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Didn't think many planted tank folks used metal halides, but 200-500+ are nice numbers. That gives me a ballpark idea of what I've got, just that much closer to dialing it all in! Thanks guys
 

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Good question! From the PAR meter rules:

"What Do My Results Mean?
There is no universally accepted interpretation of PAR values for aquaria. Here are two proposed scales for comparison. All values are given in micromoles per square meter per second.

20-40 low light
40-100 medium light
100+ high light
-or-
40-70 low light
70-150 medium light
150-300 high light
300-600 very high light

By reporting your results and comparing them to others, you can help to develop realistic guidelines for light levels in planted tanks."

From the information we've gathered to date, I tend to agree with the first scale. You can definitely grow low-light plants with less than 40 umol.
Are these numbers at the substrate?
 

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Discussion Starter #83
Most people take these to mean "at the substrate". But really they apply to any place in the tank where you want to grow plants. As we saw at CrownMan's house yesterday, you can have a very lush planted tank with very low PAR values at the substrate.
 

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PAR DATA COLLECTION

Aquarium size: 55 gallon, 48" x 13" x 20"

Type of light fixture: Current USA TrueLumen Pro LED Striplights, 2-48" 8,000k, 1-48"10,000k/actinic blue

Number of lamps, bulbs, or tubes, and wattage: 90 total watts, not going to count the LED nodes

Age of lamps, bulbs, or tubes: 4 days

Distance from light fixture to substrate: 18"

PAR VALUES MEASURED AT WATER LEVEL: 201

PAR VALUES AT MIDDLE: 120

PAR VALUES MEASURED AT SUBSTRATE: 82

Comments: Less than 2 watts per gallon, but I think you can throw that old adage out when it comes to LEDs. I was going to try to go with 2 strips, but I took a strip away from my discus tank and added here when I saw my PAR was 30 with only 2 strips.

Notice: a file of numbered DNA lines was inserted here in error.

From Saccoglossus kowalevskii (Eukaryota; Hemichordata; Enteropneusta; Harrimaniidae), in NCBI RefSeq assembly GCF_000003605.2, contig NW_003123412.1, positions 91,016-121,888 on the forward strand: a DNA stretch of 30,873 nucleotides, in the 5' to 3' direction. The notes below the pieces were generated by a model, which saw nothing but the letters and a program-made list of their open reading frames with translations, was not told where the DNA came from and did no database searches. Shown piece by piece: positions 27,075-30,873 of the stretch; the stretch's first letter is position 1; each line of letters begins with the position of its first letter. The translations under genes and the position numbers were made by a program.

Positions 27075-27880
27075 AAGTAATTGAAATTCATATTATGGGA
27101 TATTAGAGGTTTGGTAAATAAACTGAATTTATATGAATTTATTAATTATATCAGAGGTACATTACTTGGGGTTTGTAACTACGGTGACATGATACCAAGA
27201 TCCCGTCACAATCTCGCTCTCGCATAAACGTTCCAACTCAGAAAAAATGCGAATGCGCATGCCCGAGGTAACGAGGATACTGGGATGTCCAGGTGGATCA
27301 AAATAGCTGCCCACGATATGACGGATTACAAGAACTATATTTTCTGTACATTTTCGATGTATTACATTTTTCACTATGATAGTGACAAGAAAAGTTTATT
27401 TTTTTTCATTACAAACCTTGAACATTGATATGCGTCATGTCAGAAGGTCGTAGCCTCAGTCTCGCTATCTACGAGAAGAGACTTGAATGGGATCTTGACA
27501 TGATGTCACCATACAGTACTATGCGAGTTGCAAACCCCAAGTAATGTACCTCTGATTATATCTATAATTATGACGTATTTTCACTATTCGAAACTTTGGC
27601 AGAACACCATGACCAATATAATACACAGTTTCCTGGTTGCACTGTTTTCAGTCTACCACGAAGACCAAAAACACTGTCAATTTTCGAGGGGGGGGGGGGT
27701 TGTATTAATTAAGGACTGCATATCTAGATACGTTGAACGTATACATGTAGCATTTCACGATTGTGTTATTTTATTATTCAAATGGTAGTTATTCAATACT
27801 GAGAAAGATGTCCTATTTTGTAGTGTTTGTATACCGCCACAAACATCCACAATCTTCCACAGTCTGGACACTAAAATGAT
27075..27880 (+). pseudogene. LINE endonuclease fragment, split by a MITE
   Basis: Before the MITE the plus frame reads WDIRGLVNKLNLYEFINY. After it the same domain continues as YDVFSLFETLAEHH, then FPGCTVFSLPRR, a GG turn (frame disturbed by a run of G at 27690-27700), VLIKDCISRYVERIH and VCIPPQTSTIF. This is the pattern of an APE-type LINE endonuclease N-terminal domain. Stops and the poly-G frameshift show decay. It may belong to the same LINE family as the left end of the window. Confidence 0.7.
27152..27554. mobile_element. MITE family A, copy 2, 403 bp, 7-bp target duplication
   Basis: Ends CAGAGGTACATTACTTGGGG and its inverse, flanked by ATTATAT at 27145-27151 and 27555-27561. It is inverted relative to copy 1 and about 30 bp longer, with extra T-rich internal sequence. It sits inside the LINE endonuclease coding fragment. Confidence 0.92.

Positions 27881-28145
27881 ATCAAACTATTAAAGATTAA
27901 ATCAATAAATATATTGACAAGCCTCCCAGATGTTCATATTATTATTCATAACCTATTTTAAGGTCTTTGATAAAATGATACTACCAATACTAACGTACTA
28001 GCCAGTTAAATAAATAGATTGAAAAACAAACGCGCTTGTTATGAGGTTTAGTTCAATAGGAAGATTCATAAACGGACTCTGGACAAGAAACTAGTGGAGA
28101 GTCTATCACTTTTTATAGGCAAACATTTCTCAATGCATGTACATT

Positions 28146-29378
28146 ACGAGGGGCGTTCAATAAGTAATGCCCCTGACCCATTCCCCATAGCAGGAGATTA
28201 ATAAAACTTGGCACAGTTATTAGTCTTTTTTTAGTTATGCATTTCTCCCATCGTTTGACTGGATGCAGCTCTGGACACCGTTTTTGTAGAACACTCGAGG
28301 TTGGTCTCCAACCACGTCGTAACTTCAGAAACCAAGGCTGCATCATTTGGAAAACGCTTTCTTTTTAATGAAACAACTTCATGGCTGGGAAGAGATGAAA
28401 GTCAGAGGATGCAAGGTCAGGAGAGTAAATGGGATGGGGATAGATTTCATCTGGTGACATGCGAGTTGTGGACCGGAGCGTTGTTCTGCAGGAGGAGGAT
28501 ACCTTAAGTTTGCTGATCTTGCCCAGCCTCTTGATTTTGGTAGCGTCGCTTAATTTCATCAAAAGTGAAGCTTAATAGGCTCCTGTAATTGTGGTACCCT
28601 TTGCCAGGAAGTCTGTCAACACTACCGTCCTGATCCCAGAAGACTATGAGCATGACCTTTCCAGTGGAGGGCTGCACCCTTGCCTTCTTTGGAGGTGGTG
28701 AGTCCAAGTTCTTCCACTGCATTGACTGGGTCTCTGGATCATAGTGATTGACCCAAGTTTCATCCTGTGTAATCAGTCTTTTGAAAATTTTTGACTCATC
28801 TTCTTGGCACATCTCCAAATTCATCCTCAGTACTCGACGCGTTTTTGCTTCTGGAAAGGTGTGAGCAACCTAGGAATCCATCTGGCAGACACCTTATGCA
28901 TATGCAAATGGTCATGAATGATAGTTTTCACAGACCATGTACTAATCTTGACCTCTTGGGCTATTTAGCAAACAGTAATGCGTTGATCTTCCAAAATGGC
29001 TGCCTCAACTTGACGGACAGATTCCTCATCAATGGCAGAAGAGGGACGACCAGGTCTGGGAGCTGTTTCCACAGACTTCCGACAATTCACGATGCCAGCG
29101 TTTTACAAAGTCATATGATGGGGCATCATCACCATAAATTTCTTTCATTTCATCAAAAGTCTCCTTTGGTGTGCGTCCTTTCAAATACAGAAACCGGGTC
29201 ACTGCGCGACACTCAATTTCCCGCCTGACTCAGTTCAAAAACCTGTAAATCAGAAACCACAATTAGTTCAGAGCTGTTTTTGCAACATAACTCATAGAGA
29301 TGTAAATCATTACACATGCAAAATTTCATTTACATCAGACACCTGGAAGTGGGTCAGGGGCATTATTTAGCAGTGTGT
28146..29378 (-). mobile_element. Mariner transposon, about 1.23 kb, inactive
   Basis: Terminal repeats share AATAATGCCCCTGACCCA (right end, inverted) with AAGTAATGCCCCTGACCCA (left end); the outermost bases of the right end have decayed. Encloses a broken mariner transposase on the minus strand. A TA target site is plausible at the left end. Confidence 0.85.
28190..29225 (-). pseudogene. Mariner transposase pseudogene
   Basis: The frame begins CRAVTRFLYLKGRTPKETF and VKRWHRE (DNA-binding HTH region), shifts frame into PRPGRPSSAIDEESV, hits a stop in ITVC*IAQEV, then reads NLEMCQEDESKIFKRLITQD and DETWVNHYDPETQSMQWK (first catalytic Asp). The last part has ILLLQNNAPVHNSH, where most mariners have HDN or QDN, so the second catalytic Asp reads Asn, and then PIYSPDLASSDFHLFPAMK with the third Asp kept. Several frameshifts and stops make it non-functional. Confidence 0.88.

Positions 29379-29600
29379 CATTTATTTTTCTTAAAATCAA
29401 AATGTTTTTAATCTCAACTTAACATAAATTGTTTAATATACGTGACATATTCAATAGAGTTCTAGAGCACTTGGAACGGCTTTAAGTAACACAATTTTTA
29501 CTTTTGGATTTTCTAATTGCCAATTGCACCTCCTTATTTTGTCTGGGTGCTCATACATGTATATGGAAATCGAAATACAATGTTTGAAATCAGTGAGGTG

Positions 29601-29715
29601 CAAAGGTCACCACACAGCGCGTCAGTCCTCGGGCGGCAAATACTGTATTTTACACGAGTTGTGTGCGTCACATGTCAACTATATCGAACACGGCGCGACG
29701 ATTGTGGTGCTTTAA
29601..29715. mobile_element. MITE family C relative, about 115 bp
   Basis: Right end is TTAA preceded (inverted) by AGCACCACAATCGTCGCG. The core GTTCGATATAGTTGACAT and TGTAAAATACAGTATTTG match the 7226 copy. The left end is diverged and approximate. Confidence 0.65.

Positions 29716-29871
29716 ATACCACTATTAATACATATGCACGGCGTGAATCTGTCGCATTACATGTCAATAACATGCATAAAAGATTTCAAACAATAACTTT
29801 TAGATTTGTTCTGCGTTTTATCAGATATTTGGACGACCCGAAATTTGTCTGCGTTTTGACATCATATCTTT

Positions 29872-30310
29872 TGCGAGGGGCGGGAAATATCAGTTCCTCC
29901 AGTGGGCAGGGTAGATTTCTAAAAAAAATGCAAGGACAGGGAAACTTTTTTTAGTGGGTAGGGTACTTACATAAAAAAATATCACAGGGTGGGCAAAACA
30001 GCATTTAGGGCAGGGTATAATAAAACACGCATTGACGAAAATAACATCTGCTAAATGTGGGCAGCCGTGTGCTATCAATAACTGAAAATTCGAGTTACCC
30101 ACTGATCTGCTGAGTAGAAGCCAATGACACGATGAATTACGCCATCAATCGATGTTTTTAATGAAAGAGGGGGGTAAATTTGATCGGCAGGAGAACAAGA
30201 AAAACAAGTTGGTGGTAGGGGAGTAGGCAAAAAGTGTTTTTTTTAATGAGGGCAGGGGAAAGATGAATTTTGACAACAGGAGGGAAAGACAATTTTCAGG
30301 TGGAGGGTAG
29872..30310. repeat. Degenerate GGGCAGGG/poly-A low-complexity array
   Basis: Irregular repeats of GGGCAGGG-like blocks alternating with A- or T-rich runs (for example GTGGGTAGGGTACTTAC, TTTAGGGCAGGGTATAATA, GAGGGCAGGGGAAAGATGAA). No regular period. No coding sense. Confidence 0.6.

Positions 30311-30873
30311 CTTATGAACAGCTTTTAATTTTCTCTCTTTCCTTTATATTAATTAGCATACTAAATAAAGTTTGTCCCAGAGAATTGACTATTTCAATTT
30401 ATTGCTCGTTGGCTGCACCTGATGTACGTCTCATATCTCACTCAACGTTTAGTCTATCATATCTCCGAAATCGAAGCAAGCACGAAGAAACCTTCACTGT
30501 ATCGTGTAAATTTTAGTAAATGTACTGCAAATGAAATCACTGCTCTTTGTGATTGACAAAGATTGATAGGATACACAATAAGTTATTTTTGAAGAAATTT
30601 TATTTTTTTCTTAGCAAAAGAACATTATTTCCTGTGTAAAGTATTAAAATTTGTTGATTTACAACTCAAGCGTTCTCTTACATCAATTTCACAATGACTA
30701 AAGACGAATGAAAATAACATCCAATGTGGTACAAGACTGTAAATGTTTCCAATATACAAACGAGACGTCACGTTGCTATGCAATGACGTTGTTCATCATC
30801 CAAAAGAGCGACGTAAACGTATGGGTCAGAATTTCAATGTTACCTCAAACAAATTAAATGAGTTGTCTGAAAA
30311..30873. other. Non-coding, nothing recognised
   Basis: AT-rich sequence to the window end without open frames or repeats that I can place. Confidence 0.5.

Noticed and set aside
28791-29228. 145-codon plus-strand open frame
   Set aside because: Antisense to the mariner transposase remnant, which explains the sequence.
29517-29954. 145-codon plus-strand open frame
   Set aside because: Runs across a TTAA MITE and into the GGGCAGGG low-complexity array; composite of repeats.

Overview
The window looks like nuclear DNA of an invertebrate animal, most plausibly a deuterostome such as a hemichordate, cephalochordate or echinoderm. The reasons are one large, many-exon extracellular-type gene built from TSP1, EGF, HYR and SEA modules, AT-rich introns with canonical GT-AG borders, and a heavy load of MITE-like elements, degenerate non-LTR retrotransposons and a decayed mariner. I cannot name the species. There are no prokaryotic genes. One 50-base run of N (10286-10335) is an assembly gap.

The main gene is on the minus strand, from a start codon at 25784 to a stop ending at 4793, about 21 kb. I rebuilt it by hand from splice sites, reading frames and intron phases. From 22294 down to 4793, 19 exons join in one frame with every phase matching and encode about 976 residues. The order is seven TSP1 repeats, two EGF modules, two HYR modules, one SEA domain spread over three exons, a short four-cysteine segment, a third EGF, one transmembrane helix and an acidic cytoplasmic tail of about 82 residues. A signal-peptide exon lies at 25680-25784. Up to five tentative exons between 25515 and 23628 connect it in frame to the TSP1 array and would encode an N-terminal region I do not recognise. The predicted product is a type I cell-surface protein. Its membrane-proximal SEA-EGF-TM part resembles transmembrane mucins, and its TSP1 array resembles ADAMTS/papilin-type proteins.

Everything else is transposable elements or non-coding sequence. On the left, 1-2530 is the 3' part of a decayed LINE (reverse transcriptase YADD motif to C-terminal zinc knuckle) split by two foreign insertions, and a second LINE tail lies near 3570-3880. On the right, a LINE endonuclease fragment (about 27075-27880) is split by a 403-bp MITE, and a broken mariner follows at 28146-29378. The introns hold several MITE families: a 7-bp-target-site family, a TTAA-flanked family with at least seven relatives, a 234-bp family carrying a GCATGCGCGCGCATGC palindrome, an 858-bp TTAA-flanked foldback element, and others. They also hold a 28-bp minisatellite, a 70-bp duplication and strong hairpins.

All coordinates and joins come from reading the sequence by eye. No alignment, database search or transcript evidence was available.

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I'm not using glass tops and I'm using a Toms surface skimmer to keep the surface clean.

PAR DATA COLLECTION
March 31, 2013

Aquarium size: 72 bow front
48"L 12"W on the ends 18"W at the middle and 24"D

Type of light fixture AND reflector: Finnex Ray 2 DS 48" 7000K LEDs

Number of lamps, bulbs, or tubes, and wattage: 384 LEDs, 39 watts

Age of lamps, bulbs, or tubes: about 4 months old

Other information:

Distance from light fixture to substrate: 22"

PAR VALUES MEASURED AT SUBSTRATE: Directly under fixture, 43 par
6" off from center, 33 par

Comments:
Directly under light
At surface, about 1.5" under light 630 par
6" 200 par
12" 100 par
18" 68 par
22" at substrate 43 par

6" out from the center of the light
At surface 35 par
6" 73 par
12" 77 par
18" 47 par
22" at substrate 33 par
 

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Discussion Starter #87
Thanks to both of you! These are very interesting results, and show that these particular LED fixtures are viable options for planted tanks.

The very different performance of the fixtures may be due to the different Kelvin ratings. High Kelvin has more blue light and this penetrates to a greater depth more easily. We saw the same kind of difference when we compared a 6700 K metal halide and a 10,000 K metal halide at Dallas North Aquarium. The 10,000 K gave lower PAR at the surface, but higher PAR at the substrate.

How do both of you like the appearance of the light?
 

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I really like the color of the Finnex LEDs. My wife does too, and that is the most important.

Here is a link to the manufacture's PAR data, taken through air, for this fixture. My results are pretty close to what they advertise.
 

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Yes, I think I paid $160 something for my 48".

I'm thinking about getting a clamp lamp with the biggest spiral compact fluorescent daylight bulb I can get. Then I will just put that over one of the back corners and put whatever high light loving plants under it. It won't look the best, but I will be able to grow just about anything then.
 

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Posting this as a record trying to figure out why my readings seem pretty high.

Bulbs:
Satco Hygrade (3500K, 2900 lumens each)
KorallenZucht Fiji Purple
Giesemann Midday 6000K
Giesemann Lagoon Blue

Bulb placement in the fixture:
---Satco----
---Midday---
---Lagoon---
---Fiji-----
---Satco----

---Watts------PAR at 18" water depth+1" air-----Bulbs
---24-----------39--------------------------------1x24W Lagoon
---58-----------61--------------------------------2x24W Satco
---58-----------79--------------------------------1x24W Midday + 1x24W Fiji
---72----------118--------------------------------1x24W Midday + 1x24W Lagoon + 1x24W Fiji